Current treatment for keratoconus includes glasses in the earliest stages to treat nearsightedness and astigmatism. As keratoconus progresses and worsens, glasses are no longer capable of providing clear vision, and patients need to wear a contact lens, usually rigid gas permeable (RGP) contact lens.
Progressive keratoconus can be treated by corneal collagen cross-linking (CXL). This one-time, in-office procedure involves the application of a vitamin B solution to the eye, which is then activated by ultraviolet light for about 30 minutes or less. The CXL causes new collagen bonds useful the evolution of the keratoconus.
While the treatment cannot make the cornea entirely normal again, it can keep vision from getting worse and, in some cases, may improve vision.
Cross-linking was approved as a treatment for keratoconus by the FDA in April 2016, after clinical trials showed that it stopped or produced a mild reversal in bulging of the cornea within three to 12 months after the procedure.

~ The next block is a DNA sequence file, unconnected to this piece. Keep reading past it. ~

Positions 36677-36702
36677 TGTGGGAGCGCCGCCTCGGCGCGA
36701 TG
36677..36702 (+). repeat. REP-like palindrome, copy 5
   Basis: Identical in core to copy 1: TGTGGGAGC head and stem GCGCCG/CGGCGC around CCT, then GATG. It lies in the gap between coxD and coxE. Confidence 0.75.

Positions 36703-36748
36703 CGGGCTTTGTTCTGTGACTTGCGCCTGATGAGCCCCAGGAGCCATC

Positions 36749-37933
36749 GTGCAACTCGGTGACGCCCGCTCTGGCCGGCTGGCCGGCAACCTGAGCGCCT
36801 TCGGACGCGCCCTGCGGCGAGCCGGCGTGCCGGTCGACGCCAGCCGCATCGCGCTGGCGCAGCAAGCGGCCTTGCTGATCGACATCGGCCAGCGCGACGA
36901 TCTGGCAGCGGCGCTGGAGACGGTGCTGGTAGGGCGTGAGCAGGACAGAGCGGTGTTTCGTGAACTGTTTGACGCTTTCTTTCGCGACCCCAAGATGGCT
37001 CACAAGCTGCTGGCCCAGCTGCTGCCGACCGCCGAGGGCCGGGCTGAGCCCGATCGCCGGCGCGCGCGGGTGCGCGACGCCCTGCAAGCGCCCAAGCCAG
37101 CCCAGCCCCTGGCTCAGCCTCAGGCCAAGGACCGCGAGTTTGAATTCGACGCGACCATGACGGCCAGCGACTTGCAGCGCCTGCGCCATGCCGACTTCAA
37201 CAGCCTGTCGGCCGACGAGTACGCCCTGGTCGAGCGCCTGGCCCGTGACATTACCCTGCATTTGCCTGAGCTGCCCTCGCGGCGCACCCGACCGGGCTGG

Stable Keratoconus or keratoconus treated by CXL can be implanted with ICRs (Intra Corneal Rings). VTRs are an advanced technology in the field of the corneal rings. They can re-shape and improve corneal deformation reducing astigmatism and increase patient visual acuity. The procedure of implantation takes about 15 minutes.
In a corneal transplant, a donor cornea replaces the patient’s damaged cornea. Corneal transplants is requested for patients with advanced keratoconus. After transplant surgery vision can remain blurry for about three to six months, and medication must be taken to avoid transplant rejection. In almost all cases, glasses or a contact lens are necessary to provide the clearest vision.